For how long have I been using my computer?

Do you want to check how many hours you have been using your computer/laptop?

Do you want to find out if that second-hand hard disk salesman is saying the truth?

Are you about to buy a second-hand laptop that had been used only sparingly?

You can figure out what’s going on, with the help of your Linux box and the smartmontools package. Especially since I decided to keep my old hard disk that sits next to me.
Modern hard disks support a feature called Self-Monitoring, Analysis, and Reporting Technology (S.M.A.R.T.), which helps make them more reliable.

One of the data recorded by S.M.A.R.T. is the total number of hours a hard disk has been in operation. This is the S.M.A.R.T. attribute 09 called Power-On Hours (POH). When your computer is on, your hard disk is on as well, therefore you can get the total number
of hours your computer has been on. Let’s see how we put all of these in action.

You need to install the smartmontools package, available from the standard Ubuntu repositories.

  1. Start System/Administration/Synaptic Package Manager and search for smartmontools. Select the package for installation and click to Apply.
  2. Assuming your hard disk corresponds to device /dev/hda, run the command sudo smartctl –all /dev/hda on a terminal window.

You will get a long list of information and attributes. Wade through the output and notice the attribute list and the line with ID 09.
On my system it is

9   Power_On_Hours     …   Always                 –                      24

Here you can see that this hard disk has been in operation for 24 hours in total. Yes, it’s a new hard disk.
If your hard disk is a bit exotic, you may see a strangely large raw value. Other manufacturers measure the time in minutes or seconds, so you need to convert accordingly.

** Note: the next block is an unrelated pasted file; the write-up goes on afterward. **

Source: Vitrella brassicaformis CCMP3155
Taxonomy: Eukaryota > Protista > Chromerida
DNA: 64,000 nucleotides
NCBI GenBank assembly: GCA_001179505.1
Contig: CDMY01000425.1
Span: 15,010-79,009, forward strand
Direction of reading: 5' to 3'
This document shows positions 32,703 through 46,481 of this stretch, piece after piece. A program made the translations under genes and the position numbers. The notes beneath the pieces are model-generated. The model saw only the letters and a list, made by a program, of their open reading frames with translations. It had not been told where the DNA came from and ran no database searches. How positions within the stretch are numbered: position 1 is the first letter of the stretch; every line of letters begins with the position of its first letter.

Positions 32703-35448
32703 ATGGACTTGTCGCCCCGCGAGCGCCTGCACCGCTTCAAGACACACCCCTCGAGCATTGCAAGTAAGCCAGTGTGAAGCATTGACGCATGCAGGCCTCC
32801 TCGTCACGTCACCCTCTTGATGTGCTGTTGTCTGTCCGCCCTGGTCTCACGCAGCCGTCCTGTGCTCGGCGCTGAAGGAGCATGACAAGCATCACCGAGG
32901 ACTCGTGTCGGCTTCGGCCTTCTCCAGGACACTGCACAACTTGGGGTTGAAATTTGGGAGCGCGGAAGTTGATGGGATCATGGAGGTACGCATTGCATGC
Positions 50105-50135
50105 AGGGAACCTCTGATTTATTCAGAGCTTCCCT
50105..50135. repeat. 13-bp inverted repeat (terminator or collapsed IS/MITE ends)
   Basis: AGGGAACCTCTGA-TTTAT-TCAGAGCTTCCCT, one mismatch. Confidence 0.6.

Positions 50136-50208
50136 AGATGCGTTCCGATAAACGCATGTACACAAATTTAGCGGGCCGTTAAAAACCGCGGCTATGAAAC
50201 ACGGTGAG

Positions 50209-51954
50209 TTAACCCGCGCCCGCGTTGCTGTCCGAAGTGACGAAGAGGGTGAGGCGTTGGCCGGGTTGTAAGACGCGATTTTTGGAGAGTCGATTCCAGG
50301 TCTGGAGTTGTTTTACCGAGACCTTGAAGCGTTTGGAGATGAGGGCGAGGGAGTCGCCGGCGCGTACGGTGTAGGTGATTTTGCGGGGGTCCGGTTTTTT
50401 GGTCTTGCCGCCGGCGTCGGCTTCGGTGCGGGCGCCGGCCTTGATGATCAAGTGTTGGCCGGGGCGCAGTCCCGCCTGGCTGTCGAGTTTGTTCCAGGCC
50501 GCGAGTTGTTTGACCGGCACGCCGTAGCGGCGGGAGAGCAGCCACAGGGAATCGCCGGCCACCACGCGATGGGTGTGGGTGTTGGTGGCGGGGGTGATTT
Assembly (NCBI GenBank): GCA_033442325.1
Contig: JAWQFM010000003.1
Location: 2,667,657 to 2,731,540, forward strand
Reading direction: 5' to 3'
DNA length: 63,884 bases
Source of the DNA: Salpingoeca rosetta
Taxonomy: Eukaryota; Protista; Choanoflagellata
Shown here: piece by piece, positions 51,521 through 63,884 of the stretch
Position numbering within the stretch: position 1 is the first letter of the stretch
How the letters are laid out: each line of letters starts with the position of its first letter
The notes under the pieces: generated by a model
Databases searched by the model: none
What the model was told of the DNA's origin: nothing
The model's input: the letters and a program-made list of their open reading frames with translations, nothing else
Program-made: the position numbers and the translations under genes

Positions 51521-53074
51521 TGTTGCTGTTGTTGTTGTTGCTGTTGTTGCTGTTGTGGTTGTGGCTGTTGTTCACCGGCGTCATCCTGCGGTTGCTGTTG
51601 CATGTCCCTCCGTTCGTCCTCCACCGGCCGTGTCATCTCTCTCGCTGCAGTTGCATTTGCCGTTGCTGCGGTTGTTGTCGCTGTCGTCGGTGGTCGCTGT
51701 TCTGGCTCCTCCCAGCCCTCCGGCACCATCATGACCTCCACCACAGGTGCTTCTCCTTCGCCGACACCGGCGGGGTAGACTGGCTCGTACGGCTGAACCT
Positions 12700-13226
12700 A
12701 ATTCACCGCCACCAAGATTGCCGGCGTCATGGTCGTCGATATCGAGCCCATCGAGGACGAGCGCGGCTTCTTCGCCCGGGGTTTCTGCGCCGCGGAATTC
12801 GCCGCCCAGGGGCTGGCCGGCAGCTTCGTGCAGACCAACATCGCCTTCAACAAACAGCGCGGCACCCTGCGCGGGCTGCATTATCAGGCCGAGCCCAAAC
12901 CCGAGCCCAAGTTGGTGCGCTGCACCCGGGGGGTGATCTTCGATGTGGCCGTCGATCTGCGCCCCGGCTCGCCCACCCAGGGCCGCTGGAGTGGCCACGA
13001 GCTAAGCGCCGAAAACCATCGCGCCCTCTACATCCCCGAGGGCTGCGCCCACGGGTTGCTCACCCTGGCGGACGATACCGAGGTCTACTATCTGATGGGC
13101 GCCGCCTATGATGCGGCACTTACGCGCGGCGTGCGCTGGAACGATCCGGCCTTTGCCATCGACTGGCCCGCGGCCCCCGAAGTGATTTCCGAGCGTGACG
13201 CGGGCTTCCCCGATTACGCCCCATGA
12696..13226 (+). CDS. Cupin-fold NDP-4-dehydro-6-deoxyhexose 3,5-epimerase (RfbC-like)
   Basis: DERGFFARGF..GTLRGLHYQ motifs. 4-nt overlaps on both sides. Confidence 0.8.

Other information you may extra from S.M.A.R.T. include the temperature of the hard disk. The temperature has ID 194. For me it is

194 Temperature_Celsius  …    Always                 –                     41

That is 41 degrees Celsius.

You can also perform self-tests on your hard disk in order to check if it is about to fail. In S.M.A.R.T. terminology there are short (1min duration) and long (30min duration) tests, and the last five results are saved in the hard disk non-volatile memory. The entry includes the number of hours the hard disk has been in operation as explained above. Therefore, when you loan a laptop to a hard working person that has to finish an essay, you can perform a test so that the current number of hours are recorded, and then perform another test when you receive it back. If you are said hard working person, leave the laptop on as much as possible.
Apparently, most USB/Firewire caddies/enclosures do not pass the S.M.A.R.T. information, therefore you cannot access the relevant attributes. You need to connect the hard disk on the IDE/SCSI/etc channel.

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    • Panos on February 17, 2007 at 18:05
    • Reply

    S.M.A.R.T. function in 99% of the computers is coming OFF from the BIOS. That means you cannot track anything. The easiest way to find how old a PC is, is to check the dates of the folders created under c:\windows and c:\windows\system32 or c:\documents and settings.

    If it has being used sparingly the browser history will be near empty, as the coockies too.

  1. It’s not precise to give a figure such as 99%. This implies that you have checked at least 100 computers and you found that only one was working. It is preferred to say something along the lines of “the vast majority of the computers that I came across”.

    Personally the hard disks that I came across had S.M.A.R.T. working and there was data to extract. Perhaps this is a regional thing.

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